James E. Briggs

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James Elbert Briggs
James E Briggs.jpg
Lieutenant General James Elbert Briggs
Born (1906-05-05)May 5, 1906
Rochester, New York
Died February 25, 1979(1979-02-25) (aged 72)
Albuquerque, New Mexico
Allegiance  United States of America
Service/branch Seal of the US Air Force.svg United States Air Force
Years of service 1928-1963
Rank US-O9 insignia.svg Lieutenant General
Commands held Superintendent, U.S. Air Force Academy
Air Training Command
Battles/wars World War II
Awards Distinguished Service Medal
Legion of Merit (2)
Distinguished Flying Cross

Lieutenant General James Elbert Briggs (May 5, 1906 – February 25, 1979) was a United States Air Force general who served as the second Superintendent of the United States Air Force Academy.

Biography[edit]

Early years[edit]

He was born in Rochester, New York in 1906 the son of Bendsmin Robert and Marion Cypert Briggs. He entered the New York Military Academy in 1920 and, as an honor graduate, in 1924 received a presidential appointment to the United States Military Academy at West Point. He was "cadet first captain" (regimental commander) his last year at West Point, graduated 31st in a class of 261 in 1928, and was awarded the Knox Trophy. He was commissioned a Second Lieutenant of Field Artillery.

Military career[edit]

Second Lieutenant Briggs' first assignment was to the Sixth Field Artillery Regiment at Fort Hoyle, Maryland. After spending nine months at Fort Hoyle, he entered Primary Flying School and in 1930, received his pilot's wings upon graduation from the Advanced Flying School at Kelly Field, Texas. Briggs was rated a command pilot.

After his transfer to the U.S. Air Corps in 1930, Lieutenant Brings joined the 95th Pursuit Squadron at Rockwell Field near Coronado, California. He stayed with the 95th through its move in 1931 to March Field, California, and until he received orders in 1934 to attend the 10-month course at the Air Corps Technical School, Chanute Field, Illinois.

The period from August 1935 to August 1937 was spent in Hawaii with the 18th Composite Group and as commander of the 19th Pursuit Squadron at Wheeler Field on the Island of Oahu. After serving next in several command and staff positions with the 1st Pursuit Group, Selfridge Field, Michigan, Captain Brings turned in 1940 to the U.S. Military Academy where he spent the next two years as a member of the faculty in the Department of Mathematics.

In May 1942, the then Colonel Briggs was appointed operations officer of the Eighth Air Force Fighter Command in Europe and in September 1943 became air officer of the European Section of the War Department General Staff.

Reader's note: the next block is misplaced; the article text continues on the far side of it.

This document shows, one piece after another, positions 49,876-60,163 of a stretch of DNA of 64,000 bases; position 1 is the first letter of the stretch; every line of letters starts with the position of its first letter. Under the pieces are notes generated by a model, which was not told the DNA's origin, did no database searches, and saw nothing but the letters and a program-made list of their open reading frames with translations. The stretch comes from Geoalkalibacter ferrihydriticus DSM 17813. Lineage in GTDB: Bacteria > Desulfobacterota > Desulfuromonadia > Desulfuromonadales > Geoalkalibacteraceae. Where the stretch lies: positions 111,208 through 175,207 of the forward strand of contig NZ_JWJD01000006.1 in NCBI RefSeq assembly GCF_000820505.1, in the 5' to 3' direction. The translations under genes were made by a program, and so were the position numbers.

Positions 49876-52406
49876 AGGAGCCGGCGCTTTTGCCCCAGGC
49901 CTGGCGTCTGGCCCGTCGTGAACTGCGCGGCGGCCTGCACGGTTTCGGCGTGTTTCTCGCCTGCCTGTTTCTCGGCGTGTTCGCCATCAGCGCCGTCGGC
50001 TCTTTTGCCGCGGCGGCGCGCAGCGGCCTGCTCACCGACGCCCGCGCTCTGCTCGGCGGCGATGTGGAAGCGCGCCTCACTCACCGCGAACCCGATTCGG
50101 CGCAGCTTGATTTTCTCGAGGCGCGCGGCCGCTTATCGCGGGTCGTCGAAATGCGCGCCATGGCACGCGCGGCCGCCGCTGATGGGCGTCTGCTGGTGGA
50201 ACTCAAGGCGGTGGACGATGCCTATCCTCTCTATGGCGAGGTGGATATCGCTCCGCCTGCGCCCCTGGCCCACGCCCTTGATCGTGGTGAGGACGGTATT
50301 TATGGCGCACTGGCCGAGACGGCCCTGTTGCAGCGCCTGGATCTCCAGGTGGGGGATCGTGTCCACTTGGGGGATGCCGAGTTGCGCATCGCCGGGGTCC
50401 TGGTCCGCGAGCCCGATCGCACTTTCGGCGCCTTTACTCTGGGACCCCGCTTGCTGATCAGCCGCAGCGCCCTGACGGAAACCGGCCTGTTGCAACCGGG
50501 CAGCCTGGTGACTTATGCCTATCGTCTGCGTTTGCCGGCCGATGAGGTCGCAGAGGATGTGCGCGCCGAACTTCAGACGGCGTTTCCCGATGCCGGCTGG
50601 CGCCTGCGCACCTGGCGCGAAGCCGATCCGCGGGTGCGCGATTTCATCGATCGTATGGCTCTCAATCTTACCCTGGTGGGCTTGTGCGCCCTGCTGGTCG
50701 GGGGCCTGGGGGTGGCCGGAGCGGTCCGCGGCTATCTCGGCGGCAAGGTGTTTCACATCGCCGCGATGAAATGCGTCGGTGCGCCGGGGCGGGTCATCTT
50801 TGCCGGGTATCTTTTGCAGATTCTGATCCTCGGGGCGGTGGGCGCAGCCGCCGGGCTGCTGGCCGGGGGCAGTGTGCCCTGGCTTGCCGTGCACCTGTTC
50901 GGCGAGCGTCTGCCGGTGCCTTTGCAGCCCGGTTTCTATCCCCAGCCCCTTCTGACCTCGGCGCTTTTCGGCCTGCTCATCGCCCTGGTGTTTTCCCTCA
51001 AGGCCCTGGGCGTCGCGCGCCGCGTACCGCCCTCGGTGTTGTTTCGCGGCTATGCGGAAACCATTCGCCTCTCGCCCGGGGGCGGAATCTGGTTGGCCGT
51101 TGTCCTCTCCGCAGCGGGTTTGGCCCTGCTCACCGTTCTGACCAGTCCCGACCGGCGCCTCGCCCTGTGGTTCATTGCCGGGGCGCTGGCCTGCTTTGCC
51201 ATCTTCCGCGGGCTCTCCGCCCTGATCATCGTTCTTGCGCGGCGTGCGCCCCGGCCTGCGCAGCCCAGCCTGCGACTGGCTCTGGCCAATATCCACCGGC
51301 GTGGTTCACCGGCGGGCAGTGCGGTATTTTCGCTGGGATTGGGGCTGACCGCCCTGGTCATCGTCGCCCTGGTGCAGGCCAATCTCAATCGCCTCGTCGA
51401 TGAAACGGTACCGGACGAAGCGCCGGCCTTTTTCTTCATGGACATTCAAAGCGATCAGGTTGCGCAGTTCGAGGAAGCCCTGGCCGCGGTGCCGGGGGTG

Colonel Briggs became deputy commander of the North Atlantic Divisions Air Transport Command, in March 1945, and in December of that year went to Air Transport Command headquarters as assistant chief of staff for plans and chief of organizational planning. In April 1946, he became a member of the Central Intelligence Group in Washington, D.C.

Moving to Colorado Springs, Colorado in August 1947, he became chief of staff for the Fifteenth Air Force, and in April 1948 went to Spokane Air Force Base, Washington to assume command of the 92nd sad 98th Bombardment wings. After promotion to brigadier general in December 1948, he moved to MacDill Air Force Base Florida in March 1949, and became commander of the 306th and 307th Bombardment wings.

Following the outbreak of the Korean War, Briggs was assigned in August 1950 as deputy commander of the Far East Air Forces Bomber Command, based on Okinawa and later in Japan. In January 1951, he assumed command of the Far East Air Forces Bomber Command, and in July 1951, was awarded the Air Force Distinguished Service Medal after completion of his tour as commander.

Briggs returned to the United States in June 1951 to became deputy commander of the Fifteenth Air Force at March Air Force Base, California. He was promoted to the rank of major general in October 1951 while at March Air Force Base and one month later was reassigned to Washington, D.C., as assistant deputy chief of staff for Development, Headquarters, U.S. Air Force. In May 1954, he was named assistant deputy chief of staff for operations and was given the additional duty of U.S. Air Force Member of the Permanent Joint Board on Defense, Canada-United States. During this period, Briggs also was Headquarters, U.S. Air Force project officer for the Distant Early Warning Line in Canada and for the U.S. Air Force Base Construction and Activation Program in Spain.

Briggs became the second superintendent of the U.S. Air Force Academy on August 1, 1956, when he succeeded Lieutenant General Hubert R. Harmon. He guided the operation of the new academy during two of its three years at the interim site on Lowry Air Force Base, near Denver, Colorado, and the move in August 1958 to the permanent home of the academy north of Colorado Springs Colorado.

On August 1, 1959, he assumed command of the Air Training Command, Randolph Air Force Base, Texas, at which time he was promoted to lieutenant general. Brigss retired from the Air Force on August 1, 1963.

In addition to the Air Force Distinguished Service Medal, Briggs' decorations included the Legion of Merit with oak leaf cluster, the Distinguished Flying Cross and the Air Medal.

Briggs was a member of Rotary International, the Order of Daedalians, the San Antonio Chamber of Commerce, vice chairman for the campaign committee of the Texas United Fund and a member of the board of directors for the Air Force Academy Foundation. On 23 November 1958 he appeared as a guest on the panel game show What's My Line?

Briggs died on February 25, 1979.

References[edit]

External links[edit]

Preceded by
Hubert R. Harmon
Superintendent of the U.S. Air Force Academy
1956—1959
Succeeded by
William S. Stone